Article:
I would like to say that it is a pretty movie and clever and all, but without a key to watch it, it very easily becomes a series of random pictures. Also, I found it distracting to look at Liv Ullmann. To me she is Kristina in the “The Emigrants”, a character who is infinitely different from Maria, but, obviously, with the same face. Also, Henning Moritzen was an odd and distracting casting for Maria’s husband.

The critics were ecstatic about “Cries and Whispers” and the term masterpiece gets thrown around quite a bit. I think they got more out of it than I did. So, I think this is mostly recommended for Bergman afficionados and critics. And those who really like red.


Friday 15 January 2021

The Godfather (1972)


The Godfather

Okay, here is an embarrassing confession: I never watched “The Godfather” before now. Given the reputation of this movie I understand this is a shocking confession, but there you go. The reason is that the subject matter, the Mafia, never interested me much and so, whenever the movie was brought up, I skipped.

Now I have remedied that fault. Plus, I got something that most people have not had in year: The chance to experience “The Godfather” for the first time and with very little prior knowledge. That is a nice bonus.

“The Godfather” has a huge reputation. It won Best Picture for the year and was the highest grossing movie ever, at the time. Characters and quotes from it have entered not just pop-culture but regular vocabulary. The “We will make him an offer he cannot refuse” quote has that sinister ring because of this movie. Some are likely to call this the best movie ever made. I would not go anywhere that far, but I freely admit that this is a captivating story and a movie with a very high production value.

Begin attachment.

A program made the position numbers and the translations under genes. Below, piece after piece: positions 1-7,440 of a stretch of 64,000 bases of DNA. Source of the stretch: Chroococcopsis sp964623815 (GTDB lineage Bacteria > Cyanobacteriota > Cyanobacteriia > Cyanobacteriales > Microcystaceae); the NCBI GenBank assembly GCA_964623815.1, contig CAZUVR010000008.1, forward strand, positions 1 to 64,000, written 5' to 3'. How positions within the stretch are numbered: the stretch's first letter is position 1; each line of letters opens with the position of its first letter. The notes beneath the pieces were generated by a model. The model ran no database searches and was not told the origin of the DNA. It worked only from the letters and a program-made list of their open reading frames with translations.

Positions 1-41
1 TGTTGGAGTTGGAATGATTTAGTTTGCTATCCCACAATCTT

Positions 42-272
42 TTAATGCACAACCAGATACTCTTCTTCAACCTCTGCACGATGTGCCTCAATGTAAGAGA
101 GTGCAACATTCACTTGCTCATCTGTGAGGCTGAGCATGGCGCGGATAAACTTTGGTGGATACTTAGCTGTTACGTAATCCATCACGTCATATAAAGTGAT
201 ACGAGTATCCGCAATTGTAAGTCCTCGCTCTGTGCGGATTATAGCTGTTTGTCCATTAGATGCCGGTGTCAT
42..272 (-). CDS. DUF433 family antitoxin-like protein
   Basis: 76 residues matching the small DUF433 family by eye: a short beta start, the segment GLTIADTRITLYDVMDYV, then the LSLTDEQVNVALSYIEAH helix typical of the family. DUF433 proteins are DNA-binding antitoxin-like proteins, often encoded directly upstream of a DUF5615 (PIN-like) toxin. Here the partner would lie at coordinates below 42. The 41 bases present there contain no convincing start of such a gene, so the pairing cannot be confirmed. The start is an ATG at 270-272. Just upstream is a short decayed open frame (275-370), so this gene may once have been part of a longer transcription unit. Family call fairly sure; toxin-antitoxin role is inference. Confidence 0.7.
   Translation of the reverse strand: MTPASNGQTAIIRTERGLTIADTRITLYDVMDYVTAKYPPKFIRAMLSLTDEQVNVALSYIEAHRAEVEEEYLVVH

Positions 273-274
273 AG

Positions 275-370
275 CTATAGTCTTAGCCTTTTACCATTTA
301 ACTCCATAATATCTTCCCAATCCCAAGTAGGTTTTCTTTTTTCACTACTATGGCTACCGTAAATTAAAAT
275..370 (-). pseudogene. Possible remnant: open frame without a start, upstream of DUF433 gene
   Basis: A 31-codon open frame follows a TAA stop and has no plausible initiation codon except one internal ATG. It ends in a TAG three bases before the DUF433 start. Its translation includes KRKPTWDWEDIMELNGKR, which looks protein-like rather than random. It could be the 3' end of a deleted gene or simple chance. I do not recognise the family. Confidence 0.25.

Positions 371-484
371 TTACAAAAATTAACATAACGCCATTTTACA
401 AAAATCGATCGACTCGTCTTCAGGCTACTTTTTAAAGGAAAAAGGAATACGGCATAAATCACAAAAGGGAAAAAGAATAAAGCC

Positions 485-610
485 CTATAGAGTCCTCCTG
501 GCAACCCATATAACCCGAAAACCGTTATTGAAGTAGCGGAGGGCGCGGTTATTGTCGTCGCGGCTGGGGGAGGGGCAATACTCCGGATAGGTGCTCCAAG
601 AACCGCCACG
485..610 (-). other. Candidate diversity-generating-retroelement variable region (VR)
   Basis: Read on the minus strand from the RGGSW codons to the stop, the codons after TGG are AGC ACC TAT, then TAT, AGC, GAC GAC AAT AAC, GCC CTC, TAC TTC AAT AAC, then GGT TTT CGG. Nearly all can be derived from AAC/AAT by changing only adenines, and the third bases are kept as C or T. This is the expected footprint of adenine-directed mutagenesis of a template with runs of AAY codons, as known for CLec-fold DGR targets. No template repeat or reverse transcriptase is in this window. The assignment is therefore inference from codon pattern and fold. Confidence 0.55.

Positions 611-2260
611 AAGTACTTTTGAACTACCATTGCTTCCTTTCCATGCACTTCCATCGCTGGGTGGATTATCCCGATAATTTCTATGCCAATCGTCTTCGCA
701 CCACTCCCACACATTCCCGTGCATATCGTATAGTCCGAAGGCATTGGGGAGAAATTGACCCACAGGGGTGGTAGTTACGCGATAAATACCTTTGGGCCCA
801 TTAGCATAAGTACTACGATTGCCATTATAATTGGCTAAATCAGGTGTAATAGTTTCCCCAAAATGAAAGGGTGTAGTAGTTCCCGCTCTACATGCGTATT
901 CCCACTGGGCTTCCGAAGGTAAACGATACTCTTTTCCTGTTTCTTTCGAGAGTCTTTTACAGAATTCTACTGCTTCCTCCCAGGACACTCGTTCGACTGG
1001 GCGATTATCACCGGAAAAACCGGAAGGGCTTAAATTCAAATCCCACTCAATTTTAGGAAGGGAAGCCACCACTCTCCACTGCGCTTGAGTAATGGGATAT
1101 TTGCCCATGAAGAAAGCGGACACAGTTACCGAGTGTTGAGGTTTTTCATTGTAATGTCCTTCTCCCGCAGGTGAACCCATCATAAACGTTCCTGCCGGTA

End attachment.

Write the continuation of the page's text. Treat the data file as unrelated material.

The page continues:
The Corleone family is headed by Vito Corleone (Marlon Brando), also known as Don Corleone. The Corleone is a regular mafia family who in 1945 do old school mafia stuff such as gambling, booze, prostitution and general manipulation of politicians, judges and media for friends and family. As the “Don”, Vito Corleone is father, CEO and king in one person. There is no distinction between family and business affairs, it is all tied together, and being an employee is essentially to be part of the family. Very Sicilian.

At the start of the movie Michael Corleone (Al Pacino) has returned from the war as a war hero. He has a girlfriend, Kay (Diane Keaton) from outside the mafia world and is considered outside the family business, both by the family and by himself. This changes when Vito is attempted murdered for refusing to go into drugs. It drags Michael into the mafia and it is soon clear that he is the only one of Vito’s sons who has the talent to inherit the family business.

The movie charts Michaels passage from outsider to become “Don” himself and the kind of personal changes that leads him there. This is “The Giant” in New York, the evolution of a family empire, but also, and much more so, the personal evolution of Michael. He is formed by the killing of his first wife and his brother and the siege mentality of having the entire world ganging up against the family. He goes into this with ideals and principles that belong to the outside world, but gradually these are replaced by the values of the family. It is tragic, but fascinating to watch and it made Al Pacino a star.